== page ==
How to Be the Leader Your Dental Practice Needs

November 29, 2016
Joe Hannan

Kirk Behrendt, BS, delivered these tips at the Greater New York Dental Meeting on how to improve at managing patients, employees, and expectations in your dental practice.

During his continuing education course on Monday, titled “The Top 10 Secrets to Make Your Practice Thrive,” which was a part of this year’s the Greater New York Dental Meeting, it became immediately clear that Kirk Behrendt, BS, would be covering far more ground than just 10 actionable steps.

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The 3-hour course covered topics such as boosting referrals, dealing with difficult employees, and changing why and how dentists work. Behrendt is the founder and CEO of ACTdental and has made a career out of elevating dentistry. As his informative session, which held the attention of dozens of dental professionals, began to wind down on Wednesday, Behrendt touched on what he referred to as the “big stuff,” or areas within practices that can result in immediate gains in team cohesion and the bottom line. Here are 5 of the key points he covered.

1. Move to a 7-3 workday. Behrendt said that he has seen boosts in productivity and profit in practices that have moved to a 7 a.m. to 3 p.m. workday. He also advocated for getting rid of the lunch hour, since dentists’ lunches often get eaten away by emergencies or procedures that run longer than expected. “It isn’t how hard you work,” Behrendt said. “I love working hard. It’s what you get out of the hours.” A 7-3 shift, Behrendt also noted, leaves more room for your personal life, leading to a better work-life balance. He did caution that this change isn’t for everyone, and that if it is going to work, it needs to be implemented with clear direction from you, the practice leader.

2. E-R = C. This simple equation, Behrendt said, is an effective way of understanding conflict in your dental practice. If E stands for Expectations, and you subtract from those Expectations R, which is Reality, you end up with Conflict. You have conflict, Behrendt said, when expectations and reality don’t meet. This brought him to his next topic of …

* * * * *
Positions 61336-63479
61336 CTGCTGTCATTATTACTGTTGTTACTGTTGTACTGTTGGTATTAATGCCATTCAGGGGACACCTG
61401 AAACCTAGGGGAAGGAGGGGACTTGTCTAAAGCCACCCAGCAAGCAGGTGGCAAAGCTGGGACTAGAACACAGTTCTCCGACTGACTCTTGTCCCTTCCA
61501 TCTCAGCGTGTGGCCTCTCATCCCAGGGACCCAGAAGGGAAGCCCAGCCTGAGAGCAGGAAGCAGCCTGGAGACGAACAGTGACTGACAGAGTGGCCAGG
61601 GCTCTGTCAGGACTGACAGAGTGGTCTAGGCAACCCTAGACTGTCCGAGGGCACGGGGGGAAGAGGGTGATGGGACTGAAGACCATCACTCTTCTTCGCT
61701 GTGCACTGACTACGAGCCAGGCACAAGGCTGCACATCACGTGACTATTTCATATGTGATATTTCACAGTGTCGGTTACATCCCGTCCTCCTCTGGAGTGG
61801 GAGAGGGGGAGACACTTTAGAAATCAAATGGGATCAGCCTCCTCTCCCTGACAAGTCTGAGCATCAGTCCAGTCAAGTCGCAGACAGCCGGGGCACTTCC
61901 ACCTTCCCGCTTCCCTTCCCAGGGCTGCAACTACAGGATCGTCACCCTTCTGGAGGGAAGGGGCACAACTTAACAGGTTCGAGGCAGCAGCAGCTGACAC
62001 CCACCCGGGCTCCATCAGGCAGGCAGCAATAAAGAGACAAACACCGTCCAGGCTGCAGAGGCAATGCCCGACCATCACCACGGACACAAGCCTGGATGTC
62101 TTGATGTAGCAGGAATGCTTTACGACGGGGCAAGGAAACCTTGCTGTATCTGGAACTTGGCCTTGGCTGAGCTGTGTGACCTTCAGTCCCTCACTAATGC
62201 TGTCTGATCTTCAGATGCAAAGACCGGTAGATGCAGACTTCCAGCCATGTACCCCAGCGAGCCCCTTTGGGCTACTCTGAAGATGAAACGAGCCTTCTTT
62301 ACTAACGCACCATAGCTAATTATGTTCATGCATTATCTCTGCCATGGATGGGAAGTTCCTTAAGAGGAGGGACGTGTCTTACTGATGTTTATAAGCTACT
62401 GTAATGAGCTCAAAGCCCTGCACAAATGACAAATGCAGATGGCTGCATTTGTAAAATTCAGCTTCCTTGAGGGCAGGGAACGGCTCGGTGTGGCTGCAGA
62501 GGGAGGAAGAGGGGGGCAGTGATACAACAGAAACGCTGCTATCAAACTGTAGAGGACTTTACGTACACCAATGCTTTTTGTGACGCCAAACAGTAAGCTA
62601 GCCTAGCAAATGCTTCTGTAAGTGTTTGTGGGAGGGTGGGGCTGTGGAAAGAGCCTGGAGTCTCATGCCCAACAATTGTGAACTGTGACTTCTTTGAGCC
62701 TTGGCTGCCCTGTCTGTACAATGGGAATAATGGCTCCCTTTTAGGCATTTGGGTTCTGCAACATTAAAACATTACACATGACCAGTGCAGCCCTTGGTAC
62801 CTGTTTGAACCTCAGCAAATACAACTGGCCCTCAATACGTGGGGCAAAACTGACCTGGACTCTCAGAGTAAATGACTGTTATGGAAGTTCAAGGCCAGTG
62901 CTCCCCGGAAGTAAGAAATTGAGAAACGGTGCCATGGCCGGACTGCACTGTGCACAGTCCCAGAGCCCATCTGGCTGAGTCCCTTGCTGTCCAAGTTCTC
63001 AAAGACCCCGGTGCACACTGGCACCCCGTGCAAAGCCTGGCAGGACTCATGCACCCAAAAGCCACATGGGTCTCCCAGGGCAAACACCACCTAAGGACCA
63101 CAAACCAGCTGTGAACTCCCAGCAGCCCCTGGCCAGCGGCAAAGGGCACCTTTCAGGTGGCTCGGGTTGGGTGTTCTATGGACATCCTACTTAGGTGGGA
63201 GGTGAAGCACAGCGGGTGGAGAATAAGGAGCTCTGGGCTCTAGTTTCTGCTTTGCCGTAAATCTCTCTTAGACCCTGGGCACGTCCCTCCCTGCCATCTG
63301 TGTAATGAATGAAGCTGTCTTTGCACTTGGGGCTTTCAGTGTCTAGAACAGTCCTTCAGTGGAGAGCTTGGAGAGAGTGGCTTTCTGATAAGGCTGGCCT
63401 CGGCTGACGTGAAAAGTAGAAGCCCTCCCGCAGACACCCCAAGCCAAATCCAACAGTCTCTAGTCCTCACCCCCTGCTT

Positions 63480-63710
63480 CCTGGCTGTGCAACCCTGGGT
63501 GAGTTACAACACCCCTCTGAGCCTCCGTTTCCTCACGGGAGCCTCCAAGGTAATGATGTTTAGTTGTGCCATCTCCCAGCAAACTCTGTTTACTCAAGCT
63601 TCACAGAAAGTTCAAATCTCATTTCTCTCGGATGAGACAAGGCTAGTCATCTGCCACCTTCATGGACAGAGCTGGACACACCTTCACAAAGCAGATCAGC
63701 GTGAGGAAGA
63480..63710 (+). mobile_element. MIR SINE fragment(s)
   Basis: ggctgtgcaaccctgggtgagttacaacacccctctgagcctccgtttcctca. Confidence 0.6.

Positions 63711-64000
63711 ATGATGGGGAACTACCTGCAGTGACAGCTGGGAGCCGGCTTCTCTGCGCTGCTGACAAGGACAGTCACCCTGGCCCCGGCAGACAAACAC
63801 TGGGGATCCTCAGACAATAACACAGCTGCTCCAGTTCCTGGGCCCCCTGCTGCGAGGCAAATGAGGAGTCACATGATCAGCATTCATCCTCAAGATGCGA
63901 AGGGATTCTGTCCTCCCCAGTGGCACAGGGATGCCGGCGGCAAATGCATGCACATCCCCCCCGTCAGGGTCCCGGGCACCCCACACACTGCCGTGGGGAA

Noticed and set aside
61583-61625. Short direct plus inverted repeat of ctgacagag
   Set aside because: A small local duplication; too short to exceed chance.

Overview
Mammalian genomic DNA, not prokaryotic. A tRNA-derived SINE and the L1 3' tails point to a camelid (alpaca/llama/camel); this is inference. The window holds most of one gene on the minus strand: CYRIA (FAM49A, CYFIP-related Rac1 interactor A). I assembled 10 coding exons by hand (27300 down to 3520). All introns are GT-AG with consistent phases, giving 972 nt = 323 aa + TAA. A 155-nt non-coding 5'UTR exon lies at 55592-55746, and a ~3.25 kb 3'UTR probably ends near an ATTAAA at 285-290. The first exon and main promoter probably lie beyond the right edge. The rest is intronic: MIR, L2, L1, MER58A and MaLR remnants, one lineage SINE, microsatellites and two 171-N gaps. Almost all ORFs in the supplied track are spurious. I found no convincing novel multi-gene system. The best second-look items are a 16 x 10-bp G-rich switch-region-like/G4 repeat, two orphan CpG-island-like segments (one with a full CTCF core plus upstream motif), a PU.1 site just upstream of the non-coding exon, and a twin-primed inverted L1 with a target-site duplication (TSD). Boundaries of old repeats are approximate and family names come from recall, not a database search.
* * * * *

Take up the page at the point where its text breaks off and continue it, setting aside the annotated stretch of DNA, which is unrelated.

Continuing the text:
3. Under promise, over deliver. “The only businesses in the United States that are growing are the ones that are under promising and over delivering,” he said, citing the example of Amazon. When you order from Amazon, he said, you’re typically told your package will arrive in 5-7 business days. And yet, your package typically arrives sooner, sometimes within 3 days. By under promising, Amazon has effectively made you a happier customer. The key to succeeding in this regard in your dental practice, Behrendt, is managing the Expectations in the conflict equation.

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4. Put your patients second. It seems surprising at first, but when you un-package this concept the way Behrendt did, it makes sense. If you put your employees first, Behrendt explained, you are effectively creating a better experience for the customer. Elevate your team, and thereby elevate your customers. Which leads us to …

5. Find the right people for your team. It’s hard for many of us to accept, Behrendt said, but people either don’t change, or change very little. And, he added, there are those among us who will suck the energy and life out of a practice. “It doesn’t get any better than the interview,” he said. He said that in the countless practices he’s visited, he often encounters a difficult employee who has been around for years, simply because a dentist is unable or unwilling to deal with them. It is better to be clear in addressing issues such as these, he said. “People are starving for clear.”